Book Review: Insight into Government
Insight into Government by Lord Craigton, Pitman 21s.
This little book is intended as a primer for those who want to play the game of bourgeois politics. It is written by a Conservative peer for the benefit of “individuals and organizations who desire to exert influence on the British Government” in order to “get things done”. The multitude of tedious activities with which Lord Craigton concerns himself are those aimed at the endless reform of capitalism. Naturally, the socialist movement — whose object is the establishment of a system of society on an entirely different basis — is considered too trivial to warrant any consideration.
We can, however, endorse two of the points which Lord Craigton makes. Firstly, that the House of Commons is the seat of power in Great Britain. Secondly, that the state machinery of capitalist society is manned by paid officials and civil servants members of the working class. But his lordship is blissfully unaware of the irony of such a situation—where the working class loyally runs capitalism in the interest of its capitalist masters and uses its voting power to perpetuate its own degraded status.
This book, then, contains little of any importance to the workers. Socialism will not be achieved by attempts at exerting pressure and influence on a government which has been elected for the declared purpose of administering British capitalism.
Those who fooled themselves into thinking otherwise are having this lesson painfully taught to them at present. But one useful fact does emerge from Lord Craigton’s sketch of the machinery of government If a majority of working men and women, equipped with a knowledge of what socialism is and how it may be realised, chose to elect socialist delegates to the national parliaments nothing could stand between them and the classless reorganisation of society. But the workers have no need to glean such information from Lord Craigton’s over-priced book. Throughout this century the SPGB has been putting forward the case that, once a consciously organised working class has captured the coercive apparatus of the State, this may be converted into the agent of emancipation.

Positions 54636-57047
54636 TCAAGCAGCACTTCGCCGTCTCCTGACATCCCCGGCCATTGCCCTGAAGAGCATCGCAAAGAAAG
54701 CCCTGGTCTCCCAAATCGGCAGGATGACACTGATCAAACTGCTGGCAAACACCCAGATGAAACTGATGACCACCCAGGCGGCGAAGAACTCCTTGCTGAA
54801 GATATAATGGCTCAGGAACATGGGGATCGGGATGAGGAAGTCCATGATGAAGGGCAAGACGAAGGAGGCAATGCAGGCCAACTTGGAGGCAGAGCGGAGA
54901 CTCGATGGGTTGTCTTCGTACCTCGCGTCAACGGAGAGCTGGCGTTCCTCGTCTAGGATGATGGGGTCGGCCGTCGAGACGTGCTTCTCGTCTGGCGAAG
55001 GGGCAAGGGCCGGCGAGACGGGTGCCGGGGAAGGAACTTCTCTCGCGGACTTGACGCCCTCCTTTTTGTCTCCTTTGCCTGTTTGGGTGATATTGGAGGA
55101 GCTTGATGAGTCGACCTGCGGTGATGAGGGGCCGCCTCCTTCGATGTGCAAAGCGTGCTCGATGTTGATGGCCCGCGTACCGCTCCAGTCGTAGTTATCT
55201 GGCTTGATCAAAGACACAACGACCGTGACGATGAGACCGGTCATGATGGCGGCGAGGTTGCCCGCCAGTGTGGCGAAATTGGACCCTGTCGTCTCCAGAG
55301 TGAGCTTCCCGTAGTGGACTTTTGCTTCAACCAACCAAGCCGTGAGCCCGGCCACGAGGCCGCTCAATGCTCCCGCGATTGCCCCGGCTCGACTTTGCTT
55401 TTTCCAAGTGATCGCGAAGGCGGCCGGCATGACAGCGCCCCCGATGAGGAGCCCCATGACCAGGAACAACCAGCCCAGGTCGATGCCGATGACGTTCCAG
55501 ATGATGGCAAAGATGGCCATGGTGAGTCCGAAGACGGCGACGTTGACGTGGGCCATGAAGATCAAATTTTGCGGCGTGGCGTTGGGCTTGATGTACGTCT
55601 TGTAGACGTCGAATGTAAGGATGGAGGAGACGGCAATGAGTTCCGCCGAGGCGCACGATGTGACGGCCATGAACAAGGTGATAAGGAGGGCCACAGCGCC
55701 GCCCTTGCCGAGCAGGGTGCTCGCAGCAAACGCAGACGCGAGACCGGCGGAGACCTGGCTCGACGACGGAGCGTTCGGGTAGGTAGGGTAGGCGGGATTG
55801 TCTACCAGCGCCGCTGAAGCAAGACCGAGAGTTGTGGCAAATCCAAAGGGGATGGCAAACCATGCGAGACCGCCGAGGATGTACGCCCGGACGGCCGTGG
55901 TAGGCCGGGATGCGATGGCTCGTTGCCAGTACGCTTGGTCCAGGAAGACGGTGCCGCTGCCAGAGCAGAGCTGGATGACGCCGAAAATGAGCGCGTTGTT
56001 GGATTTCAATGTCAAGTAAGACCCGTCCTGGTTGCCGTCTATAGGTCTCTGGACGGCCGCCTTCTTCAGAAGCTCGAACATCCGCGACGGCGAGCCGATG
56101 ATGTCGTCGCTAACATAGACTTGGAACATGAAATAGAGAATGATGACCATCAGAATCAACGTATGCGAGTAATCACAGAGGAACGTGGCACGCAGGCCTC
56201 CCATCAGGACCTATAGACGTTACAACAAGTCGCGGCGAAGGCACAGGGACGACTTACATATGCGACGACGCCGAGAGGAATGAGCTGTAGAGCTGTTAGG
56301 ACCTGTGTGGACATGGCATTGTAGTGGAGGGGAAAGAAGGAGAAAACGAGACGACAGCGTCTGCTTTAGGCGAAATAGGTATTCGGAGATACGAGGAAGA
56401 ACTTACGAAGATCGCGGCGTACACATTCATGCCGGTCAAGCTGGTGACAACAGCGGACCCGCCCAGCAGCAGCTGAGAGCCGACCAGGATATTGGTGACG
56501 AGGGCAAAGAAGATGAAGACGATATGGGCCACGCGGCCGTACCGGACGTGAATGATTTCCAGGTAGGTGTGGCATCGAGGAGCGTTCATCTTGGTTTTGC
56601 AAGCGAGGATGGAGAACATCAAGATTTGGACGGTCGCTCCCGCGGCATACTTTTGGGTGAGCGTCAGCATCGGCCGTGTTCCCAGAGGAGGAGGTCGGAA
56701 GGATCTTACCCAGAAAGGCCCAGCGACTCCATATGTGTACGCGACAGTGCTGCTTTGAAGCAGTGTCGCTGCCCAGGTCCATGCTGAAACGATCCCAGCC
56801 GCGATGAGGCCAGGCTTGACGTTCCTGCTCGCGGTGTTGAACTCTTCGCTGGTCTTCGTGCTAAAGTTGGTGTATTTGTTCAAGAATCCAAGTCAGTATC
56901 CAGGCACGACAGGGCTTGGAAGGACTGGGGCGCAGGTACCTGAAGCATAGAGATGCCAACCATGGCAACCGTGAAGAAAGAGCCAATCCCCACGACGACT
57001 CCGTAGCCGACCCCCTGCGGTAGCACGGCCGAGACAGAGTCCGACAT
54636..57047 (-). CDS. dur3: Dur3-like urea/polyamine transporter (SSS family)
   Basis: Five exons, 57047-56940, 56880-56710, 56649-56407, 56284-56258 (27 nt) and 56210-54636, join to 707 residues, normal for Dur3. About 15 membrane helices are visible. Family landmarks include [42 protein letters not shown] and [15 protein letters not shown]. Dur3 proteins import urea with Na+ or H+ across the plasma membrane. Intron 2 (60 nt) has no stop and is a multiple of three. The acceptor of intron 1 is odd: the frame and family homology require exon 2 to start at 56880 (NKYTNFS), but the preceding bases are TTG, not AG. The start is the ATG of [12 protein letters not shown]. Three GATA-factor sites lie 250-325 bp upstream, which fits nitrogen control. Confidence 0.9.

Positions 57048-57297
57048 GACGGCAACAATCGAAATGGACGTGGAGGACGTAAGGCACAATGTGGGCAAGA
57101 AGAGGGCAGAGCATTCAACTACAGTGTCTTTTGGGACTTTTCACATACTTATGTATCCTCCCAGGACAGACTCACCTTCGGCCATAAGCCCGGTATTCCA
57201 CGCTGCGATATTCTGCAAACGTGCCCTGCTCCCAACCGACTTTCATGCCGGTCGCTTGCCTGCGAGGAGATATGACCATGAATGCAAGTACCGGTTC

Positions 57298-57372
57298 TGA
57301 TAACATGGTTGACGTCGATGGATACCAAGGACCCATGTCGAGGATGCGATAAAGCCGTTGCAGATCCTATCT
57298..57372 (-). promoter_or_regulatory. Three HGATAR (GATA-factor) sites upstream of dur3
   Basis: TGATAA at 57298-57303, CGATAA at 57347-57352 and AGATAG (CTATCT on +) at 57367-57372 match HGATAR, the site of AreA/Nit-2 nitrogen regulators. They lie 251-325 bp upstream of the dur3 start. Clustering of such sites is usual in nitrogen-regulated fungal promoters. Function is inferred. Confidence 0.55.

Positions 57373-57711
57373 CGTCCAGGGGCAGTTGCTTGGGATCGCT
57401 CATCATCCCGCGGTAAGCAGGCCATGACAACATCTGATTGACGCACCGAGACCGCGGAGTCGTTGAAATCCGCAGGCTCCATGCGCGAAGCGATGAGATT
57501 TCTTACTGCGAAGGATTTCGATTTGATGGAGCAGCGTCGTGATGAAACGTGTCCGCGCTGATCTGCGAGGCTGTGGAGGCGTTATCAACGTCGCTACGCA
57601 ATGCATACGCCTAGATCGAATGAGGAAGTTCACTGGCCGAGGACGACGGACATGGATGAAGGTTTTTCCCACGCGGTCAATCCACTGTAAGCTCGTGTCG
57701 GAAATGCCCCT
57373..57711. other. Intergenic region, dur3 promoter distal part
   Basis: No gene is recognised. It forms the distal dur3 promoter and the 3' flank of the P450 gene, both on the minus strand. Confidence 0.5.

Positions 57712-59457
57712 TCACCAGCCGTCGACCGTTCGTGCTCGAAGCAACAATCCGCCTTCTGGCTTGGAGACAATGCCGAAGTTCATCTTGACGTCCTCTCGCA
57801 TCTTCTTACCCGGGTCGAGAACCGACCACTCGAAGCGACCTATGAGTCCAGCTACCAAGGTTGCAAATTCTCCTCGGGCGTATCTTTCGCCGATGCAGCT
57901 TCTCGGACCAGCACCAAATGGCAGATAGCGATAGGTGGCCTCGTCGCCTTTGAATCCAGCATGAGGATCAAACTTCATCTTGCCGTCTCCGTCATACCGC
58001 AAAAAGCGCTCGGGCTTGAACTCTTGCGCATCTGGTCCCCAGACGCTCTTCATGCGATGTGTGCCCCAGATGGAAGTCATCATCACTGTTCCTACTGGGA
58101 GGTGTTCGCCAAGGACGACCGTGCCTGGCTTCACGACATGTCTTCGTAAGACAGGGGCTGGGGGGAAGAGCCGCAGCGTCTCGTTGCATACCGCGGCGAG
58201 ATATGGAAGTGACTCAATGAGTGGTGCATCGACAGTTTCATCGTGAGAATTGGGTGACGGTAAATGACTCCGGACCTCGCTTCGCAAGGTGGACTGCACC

As long as working men look to their leaders and the apologists of capitalism for political inspiration they will stay where they are—propertyless wage earners at the whim of capital. When they choose to shake off their lethargy and work it out for themselves there’ll be a different tale to tell. Until such time there will continue to he a market for such books as this.